Sunday, January 11, 2009

Sautoy's Maths

To me mathematics has always been like a pretty girl I was afraid to talk to. She seemed friendly enough with everybody else but I could never muster the courage to say hello.

Today I stumbled upon this wonderful documentary called "The Story of Maths" on BBC World. I think it was the second of a three-part series but I was hooked by the very first image I saw on it - of reeds pressing into soft clay leaving impressions that would be later deciphered as evidence of quadratic equations in ancient Mesopotamia.

Presented by Prof. Marcus de Sautoy, it seemed to be connected in some way to an article that appeared in the Economist a few days back. It had presented some interesting stories linked to the various types of numbers -

Irrational numbers: The relationship between musical pitch and lengths of viberating strings (double the length of the string and the note falls by an octave). This led Pythagoras and his followers to believe that all of nature must be expressed as ratios of whole numbers. But when one of them discovered that a simple geometric ratio (length of a square's diagonal to the length of its size) gave an 'irrational' answer, he was actually bumped off!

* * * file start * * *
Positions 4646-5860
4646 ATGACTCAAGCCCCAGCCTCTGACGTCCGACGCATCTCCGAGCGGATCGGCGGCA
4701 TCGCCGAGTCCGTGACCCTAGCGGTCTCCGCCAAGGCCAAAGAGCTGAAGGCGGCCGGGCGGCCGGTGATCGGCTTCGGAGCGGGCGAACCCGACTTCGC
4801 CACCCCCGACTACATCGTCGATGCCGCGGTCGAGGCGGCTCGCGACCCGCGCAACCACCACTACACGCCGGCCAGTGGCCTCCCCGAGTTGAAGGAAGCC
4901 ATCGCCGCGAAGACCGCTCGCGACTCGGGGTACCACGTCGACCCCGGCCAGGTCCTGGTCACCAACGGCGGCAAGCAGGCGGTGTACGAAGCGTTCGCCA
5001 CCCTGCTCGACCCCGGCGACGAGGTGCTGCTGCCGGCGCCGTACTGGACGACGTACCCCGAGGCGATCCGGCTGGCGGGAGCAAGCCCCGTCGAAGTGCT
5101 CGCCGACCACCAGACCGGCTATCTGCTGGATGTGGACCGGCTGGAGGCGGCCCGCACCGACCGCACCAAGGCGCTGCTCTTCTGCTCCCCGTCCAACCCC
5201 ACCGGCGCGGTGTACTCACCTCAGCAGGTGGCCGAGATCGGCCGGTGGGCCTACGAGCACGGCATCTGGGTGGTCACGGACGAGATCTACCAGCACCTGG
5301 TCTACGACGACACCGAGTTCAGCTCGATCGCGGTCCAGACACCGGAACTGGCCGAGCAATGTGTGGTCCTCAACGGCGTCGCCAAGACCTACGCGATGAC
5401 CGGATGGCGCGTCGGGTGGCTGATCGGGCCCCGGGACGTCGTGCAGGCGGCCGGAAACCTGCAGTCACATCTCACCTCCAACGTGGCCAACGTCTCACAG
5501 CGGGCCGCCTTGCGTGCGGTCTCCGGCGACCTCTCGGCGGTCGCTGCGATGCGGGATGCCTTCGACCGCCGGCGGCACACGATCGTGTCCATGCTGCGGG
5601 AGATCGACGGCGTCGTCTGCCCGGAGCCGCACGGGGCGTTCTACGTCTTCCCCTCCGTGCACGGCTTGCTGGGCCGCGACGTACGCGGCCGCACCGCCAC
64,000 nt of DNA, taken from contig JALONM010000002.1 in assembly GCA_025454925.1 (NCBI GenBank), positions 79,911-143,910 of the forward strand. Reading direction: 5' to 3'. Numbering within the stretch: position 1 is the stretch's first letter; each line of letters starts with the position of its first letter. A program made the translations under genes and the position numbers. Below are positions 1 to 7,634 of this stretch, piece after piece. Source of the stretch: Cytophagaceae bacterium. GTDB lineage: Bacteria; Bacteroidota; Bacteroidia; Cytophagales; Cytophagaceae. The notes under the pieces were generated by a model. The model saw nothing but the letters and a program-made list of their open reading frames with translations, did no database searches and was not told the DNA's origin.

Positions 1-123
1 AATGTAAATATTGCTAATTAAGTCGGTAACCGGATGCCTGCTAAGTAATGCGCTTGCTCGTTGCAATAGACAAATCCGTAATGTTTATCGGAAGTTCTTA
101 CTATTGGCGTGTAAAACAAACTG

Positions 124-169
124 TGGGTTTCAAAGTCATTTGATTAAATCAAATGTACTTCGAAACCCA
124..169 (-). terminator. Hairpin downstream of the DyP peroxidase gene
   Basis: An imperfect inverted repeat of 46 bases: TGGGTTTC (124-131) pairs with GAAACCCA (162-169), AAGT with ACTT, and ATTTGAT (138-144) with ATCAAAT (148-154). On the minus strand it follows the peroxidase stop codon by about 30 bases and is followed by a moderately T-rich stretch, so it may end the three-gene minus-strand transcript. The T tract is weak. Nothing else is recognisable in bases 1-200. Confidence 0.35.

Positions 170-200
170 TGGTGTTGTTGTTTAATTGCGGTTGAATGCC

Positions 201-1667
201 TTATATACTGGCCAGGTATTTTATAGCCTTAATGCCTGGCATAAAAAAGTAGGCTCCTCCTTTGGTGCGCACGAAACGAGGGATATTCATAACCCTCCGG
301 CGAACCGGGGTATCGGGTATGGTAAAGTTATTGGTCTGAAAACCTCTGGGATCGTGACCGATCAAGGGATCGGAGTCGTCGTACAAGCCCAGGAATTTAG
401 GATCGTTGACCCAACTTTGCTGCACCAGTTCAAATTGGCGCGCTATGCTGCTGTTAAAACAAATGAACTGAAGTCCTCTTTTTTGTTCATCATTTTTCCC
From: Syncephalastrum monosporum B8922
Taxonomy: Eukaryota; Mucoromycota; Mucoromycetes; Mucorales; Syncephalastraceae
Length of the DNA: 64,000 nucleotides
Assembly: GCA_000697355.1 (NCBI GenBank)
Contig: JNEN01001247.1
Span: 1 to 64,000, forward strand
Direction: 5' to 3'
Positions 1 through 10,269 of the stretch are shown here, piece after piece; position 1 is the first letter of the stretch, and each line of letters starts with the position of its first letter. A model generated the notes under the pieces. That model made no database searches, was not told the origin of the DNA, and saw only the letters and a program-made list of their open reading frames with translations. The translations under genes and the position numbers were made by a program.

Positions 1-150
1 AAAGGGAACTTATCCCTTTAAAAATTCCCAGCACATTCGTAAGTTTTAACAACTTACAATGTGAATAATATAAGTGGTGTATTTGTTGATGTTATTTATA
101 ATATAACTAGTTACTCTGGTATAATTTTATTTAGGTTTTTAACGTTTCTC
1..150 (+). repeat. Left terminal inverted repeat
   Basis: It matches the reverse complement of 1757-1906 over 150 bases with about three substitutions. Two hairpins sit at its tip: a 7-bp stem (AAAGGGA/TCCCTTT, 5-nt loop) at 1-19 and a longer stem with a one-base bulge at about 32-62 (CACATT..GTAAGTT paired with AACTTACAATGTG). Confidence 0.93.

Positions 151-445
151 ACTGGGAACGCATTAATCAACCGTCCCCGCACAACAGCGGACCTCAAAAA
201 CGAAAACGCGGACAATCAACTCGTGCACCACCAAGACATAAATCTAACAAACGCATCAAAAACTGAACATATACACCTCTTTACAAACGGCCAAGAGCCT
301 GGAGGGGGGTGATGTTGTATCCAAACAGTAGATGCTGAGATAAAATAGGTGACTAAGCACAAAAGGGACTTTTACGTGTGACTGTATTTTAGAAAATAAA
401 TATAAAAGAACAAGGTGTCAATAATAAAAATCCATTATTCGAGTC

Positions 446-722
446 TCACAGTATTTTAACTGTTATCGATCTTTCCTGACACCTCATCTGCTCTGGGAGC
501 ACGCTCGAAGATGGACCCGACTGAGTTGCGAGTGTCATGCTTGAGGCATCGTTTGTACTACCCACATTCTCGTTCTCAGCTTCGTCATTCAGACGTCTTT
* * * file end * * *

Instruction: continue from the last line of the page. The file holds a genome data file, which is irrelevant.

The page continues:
Negative numbers: The concept was rubbished by leading mathmaticians in the 1700's

Imaginary numbers: Since bothe negative and positive numbers, when multiplied by themselves, give positive answers, such numbers are labelled "imaginary", and regarded by many as meaningless. The ideas was accepted only after Carl F. Gauss came up with the idea that imaginary numbers could be considered perpendicular (?) is to real numbers.

Sautoy makes the pretty girl less intimidating but she continues to be enigmatic. One of these days, when she comes dressed in History, maybe I'll have a long chat with her...


  • The Story of Maths - BBC - Open University -
  • "When 1,2, not enough" - Arguments over what counts as a number - The Economist, Jan. 2009

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